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of two styles, and some parts are of later date,
Your correspondent MR. A. HALL, at the last reference, quotes Martin Keyes, Groom Porter to Queen Elizabeth, at the building of Sandgate Castle, 1539. Reynolde Scott, Esq., was surveyor thereof, and Richard Keys, Esq., then being sole paymaster of the said works, I find that at about that time a Richard Keyes, of Folkestone, was tenant of St. Radegund's Abbey, near Dover, 444 acres, value 137. 10s. 4d.; and in Arch. Cant., vol. xi. p. 388; Reynolde Keyes occurs in a pay list of the forces raised in Kent to resist the Spanish Invasion 1588, being described as "Corporall of the feilde." We thus have Martin, Richard, and Reynolde Keyes. Can their connexion with each other be now traced?
DICTIONARY (8th S. iii. 167).-Smart's 'Pronouncing Dictionary' (Longmans, 1846) meets the requirements of E. G. F. G. T. PEEVor.
A FUNERAL BY WOMEN IN 1677 (8th S. iii. 185).-On May 31, 1892, I was the officiating minister at the burial in a Worcestershire country churchyard of a girl aged thirteen months. The coffin was borne on white cloths by four girls, who wore white gloves and who lowered the coffin into the grave. This actual interment by the girls I had never seen before, but the other customs are not unusual in Yorkshire. W. C. B.
DRAUGHTS (8th S. iii. 186).-Cotgrave's 'Dictionary' has "Dame, & man at Tables, or
Draughts"; damer, to make a Queen, as 8 Pawn at Chests; to double a man, or make a king, at draughts"; "dames, the playe on the outside of a paire of Tables, called draughts"; damier, a Chesse-boord, or paire of Tables." It has been supposed that Seneca alludes to a game somewhat similar to draughts, when he says "Catrunculis ludimus," Ep. 106, 11.
F. C. BIRKBECK TERRY.
was owner of New Place at the time that mul-
CHARLOTTE CARMICHAEL STOPES. ABBEY CHURCHES (8th S. iii. 188).-The famous old church of St. George, at Dunster, near the North Somersetshire coast, is an interesting instance of a church that was partly monastic and partly parochical in pre-Reformation times. We have all read how that,―
Will Waddle, whose temper was studious and lonely, Hired lodgings that took single gentlemen only; and further that,
-Will was so fat he appear'd like a tun,
Much in the same way, Dunster Church consists of two churches, standing together "enderways," as they would say in Yorkshire. The original church was founded in the reign of William the Conqueror, by Sir William de Mohun, who also built the castle and founded a priory of Benedictine monks. The church nominally belonged to the priory, but was also used by the Vicar of Dunster and his parishioners. But in A.D. 1499 a serious dispute arose between monks and laymen, and ultimately the quarrel was referred to the Abbot of Glastonbury and others as arbitrators. The upshot was that it was agreed the vicar and his successors should have their choir distinct from that of the prior and his monks. From that time, therefore, the building has been of a dual character, and besides the altar at the eastern end (a part of the edifice known variously as the Old Church, the Priory Church, the Mohun Chapel, and the Luttrell Chancel), there has also been an altar on the western side of the central tower. This portion (i.e., west of the tower) has ever since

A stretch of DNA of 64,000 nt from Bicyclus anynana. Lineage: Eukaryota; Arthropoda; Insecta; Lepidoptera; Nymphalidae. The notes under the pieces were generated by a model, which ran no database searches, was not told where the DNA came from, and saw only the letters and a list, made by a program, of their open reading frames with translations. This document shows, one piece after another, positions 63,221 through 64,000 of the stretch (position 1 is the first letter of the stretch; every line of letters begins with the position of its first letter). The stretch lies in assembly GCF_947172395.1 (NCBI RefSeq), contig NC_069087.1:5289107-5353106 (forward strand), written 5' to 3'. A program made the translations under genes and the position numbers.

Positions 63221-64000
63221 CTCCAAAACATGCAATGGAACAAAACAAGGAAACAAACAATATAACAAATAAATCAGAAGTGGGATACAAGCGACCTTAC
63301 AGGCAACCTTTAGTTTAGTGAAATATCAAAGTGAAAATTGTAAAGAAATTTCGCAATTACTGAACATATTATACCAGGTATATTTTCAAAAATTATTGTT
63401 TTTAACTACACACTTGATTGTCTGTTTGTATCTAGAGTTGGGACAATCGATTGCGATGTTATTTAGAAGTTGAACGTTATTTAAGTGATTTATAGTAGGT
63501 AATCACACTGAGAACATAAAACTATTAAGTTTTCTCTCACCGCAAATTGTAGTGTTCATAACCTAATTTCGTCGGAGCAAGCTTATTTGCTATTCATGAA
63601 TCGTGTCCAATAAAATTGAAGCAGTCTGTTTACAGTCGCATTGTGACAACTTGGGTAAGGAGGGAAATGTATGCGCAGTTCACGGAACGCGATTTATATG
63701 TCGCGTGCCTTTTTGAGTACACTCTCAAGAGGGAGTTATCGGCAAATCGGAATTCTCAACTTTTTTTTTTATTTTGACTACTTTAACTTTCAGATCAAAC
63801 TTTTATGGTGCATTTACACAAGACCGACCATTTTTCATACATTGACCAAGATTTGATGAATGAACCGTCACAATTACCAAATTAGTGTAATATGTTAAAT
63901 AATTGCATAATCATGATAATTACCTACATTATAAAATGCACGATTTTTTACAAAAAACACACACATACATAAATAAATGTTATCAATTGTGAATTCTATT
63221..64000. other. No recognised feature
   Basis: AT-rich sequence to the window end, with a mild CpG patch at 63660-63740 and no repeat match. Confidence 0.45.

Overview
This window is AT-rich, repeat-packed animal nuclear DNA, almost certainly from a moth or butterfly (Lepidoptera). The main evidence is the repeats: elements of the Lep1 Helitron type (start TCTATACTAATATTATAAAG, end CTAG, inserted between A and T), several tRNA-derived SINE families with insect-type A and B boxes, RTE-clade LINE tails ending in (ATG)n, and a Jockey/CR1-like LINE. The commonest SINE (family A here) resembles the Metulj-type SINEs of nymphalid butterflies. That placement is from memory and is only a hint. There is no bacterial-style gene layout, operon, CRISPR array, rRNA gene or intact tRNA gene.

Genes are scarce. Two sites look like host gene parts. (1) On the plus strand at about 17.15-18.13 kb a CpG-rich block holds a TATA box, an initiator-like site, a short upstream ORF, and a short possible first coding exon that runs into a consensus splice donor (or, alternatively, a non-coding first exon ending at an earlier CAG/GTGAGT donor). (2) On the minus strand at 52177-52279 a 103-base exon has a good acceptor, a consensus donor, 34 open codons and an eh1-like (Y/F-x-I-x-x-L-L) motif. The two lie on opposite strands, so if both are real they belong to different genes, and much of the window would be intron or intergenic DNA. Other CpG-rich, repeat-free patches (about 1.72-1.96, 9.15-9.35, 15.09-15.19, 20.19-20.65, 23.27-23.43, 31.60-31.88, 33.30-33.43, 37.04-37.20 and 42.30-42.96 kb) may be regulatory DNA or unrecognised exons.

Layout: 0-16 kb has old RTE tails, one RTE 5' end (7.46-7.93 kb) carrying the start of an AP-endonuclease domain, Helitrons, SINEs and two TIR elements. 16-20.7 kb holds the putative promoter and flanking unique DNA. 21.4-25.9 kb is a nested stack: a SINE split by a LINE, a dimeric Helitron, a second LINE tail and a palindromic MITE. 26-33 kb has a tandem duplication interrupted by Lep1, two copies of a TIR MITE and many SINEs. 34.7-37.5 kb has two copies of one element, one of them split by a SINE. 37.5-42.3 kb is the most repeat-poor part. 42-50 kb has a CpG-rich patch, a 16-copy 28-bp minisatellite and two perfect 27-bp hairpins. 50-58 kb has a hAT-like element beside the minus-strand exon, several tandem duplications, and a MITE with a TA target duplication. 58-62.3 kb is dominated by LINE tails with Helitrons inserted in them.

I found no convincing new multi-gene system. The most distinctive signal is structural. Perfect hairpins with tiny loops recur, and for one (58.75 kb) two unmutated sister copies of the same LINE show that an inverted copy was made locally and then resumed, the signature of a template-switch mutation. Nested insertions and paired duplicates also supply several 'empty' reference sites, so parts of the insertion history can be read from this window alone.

been used by the parishioners; whilst with the disappearance of the Benedictines the other end fell into a ruinous state. The historian Savage, in his 'History of the Hundred of Carhampton' (1830), refers to it thus :
"Oh that the voice of propriety and common decency, the voice that would command respect to the sacredness of the place, would call upon the living to honor the remains of the illustrious dead; then should we behold the Chancel of Dunster Church restored to its former venerable appearance, and the monuments of two once baronial families renovated by a judicious and well-timed expenditure. The restoration of the table monument of the Lord John de Mohun and his lady, and of their effigies, with the necessary reparations of those of the Luttrelle, a new floor, and some other repairs, would reflect that honor upon the living which we are so justly anxious to see paid to the memory of the dead."
In reply to MR. JAMES HALL, who asks whether undoubted examples can be cited of parish churches that were partly monastic and partly parochial in pre-Reformation times, I would give as an example the church of which I am incumbent. My church (Davington Priory) was originally two churches under one roof, the western portion being the church of the Benedictine sisters of Davington, and the eastern portion of the building forming the parish church of Davington. The two parts were divided by a low partition wall, in which were two doorways-at each side the altar of the sisters' church-leading from one part of the edifice to the other. The whole building, viewed from the west door, would appear to be one church, as there would be nothing to break the long line of the roof. The parochial part of the building has long since been destroyed, and the partition wall is carried up to the roof and pierced with three graceful lancets. The present church, which was originally the monastic portion, consists of a Norman nave and south-west tower (corresponding with a tower which formerly stood at the northwest angle), and north aisle and porch of the Early English period. CARUS VALE COLLIER.
Davington Priory. Sherborne Minster was partly monastic, partly parochial. See Hutchins's History of Dorset.' H. J. MOULE.
HIGH SHERIFFS' DRESS (8th S. iii. 188).—I do not suppose that high sheriffs have ever had any distinctive costume. The red coat, &c., shown